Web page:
One of Tokyo Ghoul re's more consistently recurring characters and at this point probably the closest to its "protagonist" by default is Mutsuki Tooru, a young man employed in the Quinx squad by the CCG. Like almost everyone in the Tokyo Ghoul series, he's deeply damaged, suffering particularly from childhood abuse and the murder of his family by a mysterious Ghoul (or was it...?)

I'm sure he's fine with this revelation. See, he can already look back and laugh about it!

Very early on in the series, it's revealed that Tooru is a trans man to the audience when a Ghoul serial killer develops an obsession with him, and subsequently, more of Toorui's perspective is given to the reader as he struggles with how he wants to present himself to the world and his feelings of inadequacy and unworthiness. Tooru's an interesting and sympathetic character, and his storyline is probably the most compelling part of Tokyo Ghoul re that isn't just a continuation of the leftover plot hooks from the original series.

Oh! I just realised - this series really is kind of goofy, isn't it?

Unfortunately, the major negative about Tooru is that almost all of the "reveals" about his trans status have been through sexual assault, torture, and situations where he's misgendered, like a sting operation where all the male characters dress up as women. And it certainly doesn't help things that Tokyo Ghoul re has gone out of its way to link his current gender identity with his past childhood abuse and mental instability.

To be fair, the story of Tokyo Ghoul re is far from over, and it has a fondness for pulling out big swerves and plot twists, so it's not entirely clear where Tooru's overall arc is heading. Right now it seems to be trying to make out that he's cracked and become a psychotic killer or something - I barely understand what's happening even at the best of times. Despite that, with the way it's otherwise been going, I can see it re-confirming Tooru's male identity in the future, but I can also see it falling back into one of those horrible old tropes about his male identity being a coping mechanism from his childhood abuse (implied to be sexual), or even something else entirely. Tooru's arc (and the occasional stab at other queer characters in the series) has been handled badly enough up until now that I'm sceptical that it won't just end up a trainwreck of trans erasure. But, hey, fingers crossed!

Fan-art corner:
 

6. Masayoshi and Gotou (bonus: Mari and Moe) (Samurai Flamenco)
(Gay/bisexual men, couple)


Gotou Hidenori's an unassuming young community police officer in Tokyo. Hazama Masayoshi's a male model with delusions of superherodom. They're partners in real estate crime-stopping and partners in life.

I've heard worse pick-up lines.

First meeting one night after one of Masayoshi's attempts at costumed vigilantism ends up with him naked in an alley and Gotou accidentally setting his costume on fire (it's what they call a "meet-nude"), over the course of Samurai Flamenco Masayoshi fights punk kids, street crime, mutants, alien mutants, doppelgangers, alien superheroes, the Prime Minister of Japan, and others, all the while reluctantly supported and aided by the more down-to-earth Gotou. In the end, after week after week of potential queerbaiting, everything comes down to a nude marriage proposal from Masayoshi to Gotou during a hostage situation, as it always had to.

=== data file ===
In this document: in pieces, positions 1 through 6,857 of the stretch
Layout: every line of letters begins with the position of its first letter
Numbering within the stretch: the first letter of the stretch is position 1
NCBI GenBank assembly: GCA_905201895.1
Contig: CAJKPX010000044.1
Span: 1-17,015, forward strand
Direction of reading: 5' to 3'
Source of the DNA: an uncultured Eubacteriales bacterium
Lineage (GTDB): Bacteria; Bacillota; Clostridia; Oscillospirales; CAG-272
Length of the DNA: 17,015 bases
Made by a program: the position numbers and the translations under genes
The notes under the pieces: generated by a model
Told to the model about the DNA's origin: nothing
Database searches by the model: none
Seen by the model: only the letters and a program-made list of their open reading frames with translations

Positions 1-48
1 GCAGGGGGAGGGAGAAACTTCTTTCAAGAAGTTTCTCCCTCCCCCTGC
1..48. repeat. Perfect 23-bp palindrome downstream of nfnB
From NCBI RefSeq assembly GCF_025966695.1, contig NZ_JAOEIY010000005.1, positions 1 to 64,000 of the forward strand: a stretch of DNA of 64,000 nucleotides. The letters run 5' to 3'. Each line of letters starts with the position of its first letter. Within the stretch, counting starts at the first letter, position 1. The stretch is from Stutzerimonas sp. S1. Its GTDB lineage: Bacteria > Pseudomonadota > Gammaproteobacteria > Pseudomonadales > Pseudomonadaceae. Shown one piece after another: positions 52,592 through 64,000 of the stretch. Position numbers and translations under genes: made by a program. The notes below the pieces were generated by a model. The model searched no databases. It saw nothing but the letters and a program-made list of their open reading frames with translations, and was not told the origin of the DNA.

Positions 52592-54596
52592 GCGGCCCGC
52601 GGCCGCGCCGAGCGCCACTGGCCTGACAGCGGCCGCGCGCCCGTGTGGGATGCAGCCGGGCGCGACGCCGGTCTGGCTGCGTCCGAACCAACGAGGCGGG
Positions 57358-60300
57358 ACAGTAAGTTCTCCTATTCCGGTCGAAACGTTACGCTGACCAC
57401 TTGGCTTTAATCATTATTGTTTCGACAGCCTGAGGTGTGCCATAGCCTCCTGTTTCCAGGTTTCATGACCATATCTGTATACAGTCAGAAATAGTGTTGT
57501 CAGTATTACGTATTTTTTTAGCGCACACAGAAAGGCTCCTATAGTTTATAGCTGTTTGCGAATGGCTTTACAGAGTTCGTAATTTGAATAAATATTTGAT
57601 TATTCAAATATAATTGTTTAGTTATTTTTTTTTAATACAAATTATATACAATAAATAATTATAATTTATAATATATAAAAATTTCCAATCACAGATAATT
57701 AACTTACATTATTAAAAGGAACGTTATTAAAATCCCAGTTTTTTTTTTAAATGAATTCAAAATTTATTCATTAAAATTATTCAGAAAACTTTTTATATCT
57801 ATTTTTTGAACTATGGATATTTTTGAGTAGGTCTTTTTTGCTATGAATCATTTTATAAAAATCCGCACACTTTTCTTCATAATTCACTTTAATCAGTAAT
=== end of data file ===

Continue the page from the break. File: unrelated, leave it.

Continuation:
There was a gun in his pocket and he's happy to see him!

Interestingly, the series also foreshadows this development with the realisation of a lesbian relationship between Mari and Moe, two major supporting characters and magical girl vigilantes, who probably deserve an entry dedicated all to themselves, but there's only so many numbers to go around in a Top 10.


Unfortunately, something of a bummer about Samurai Flamenco is that despite the pretty straightforward confession scene climax, the epilogue fails to show any intimacy or relationship confirmation between Masayoshi and Gotou; in fact, Gotou seems to have backslided into (spoiler) pretending that his ex-girlfriend is still alive. This chasteness (presumably so that the two's gayness is somewhat plausibly deniable) goes down particularly bitter when during the earlier-developed relationship between Mari and Moe, the show had no problem showing the two of them all over each other. But besides this issue, Masayoshi and Gotou's journey in Samurai Flamenco is a fascinating one.

They were then wed in a beautiful mobile phone card game ceremony.

Fan-art corner:


5. Tenjou Utena and Himemiya Anthy (Revolutionary Girl Utena)
(Lesbian/bisexual women, couple)


The critical darling of the queer anime family, Revolutionary Girl Utena is undoubtedly a classic. Esoteric, perhaps to a fault, it tells the story of Utena, a girl who aspires to become a classic chivalric prince after being rescued by one as a child, as she attends the Escher-esquely architectured Ohtori Academy and takes part in elaborate, ritualised duels with other students to "obtain" the Rose Bride, Anthy.

 Would you two just kiss already?

The series is so rich and dense in symbolic imagery and metaphor that it could probably be taken to mean anything, but the general consensus on "what" the series is about is coming of age and and moving on into a better society, with more-or-less omnipresent themes of sexuality, gender roles, empowerment, and abuse, as well. It can be a pretty heady viewing experience, overall.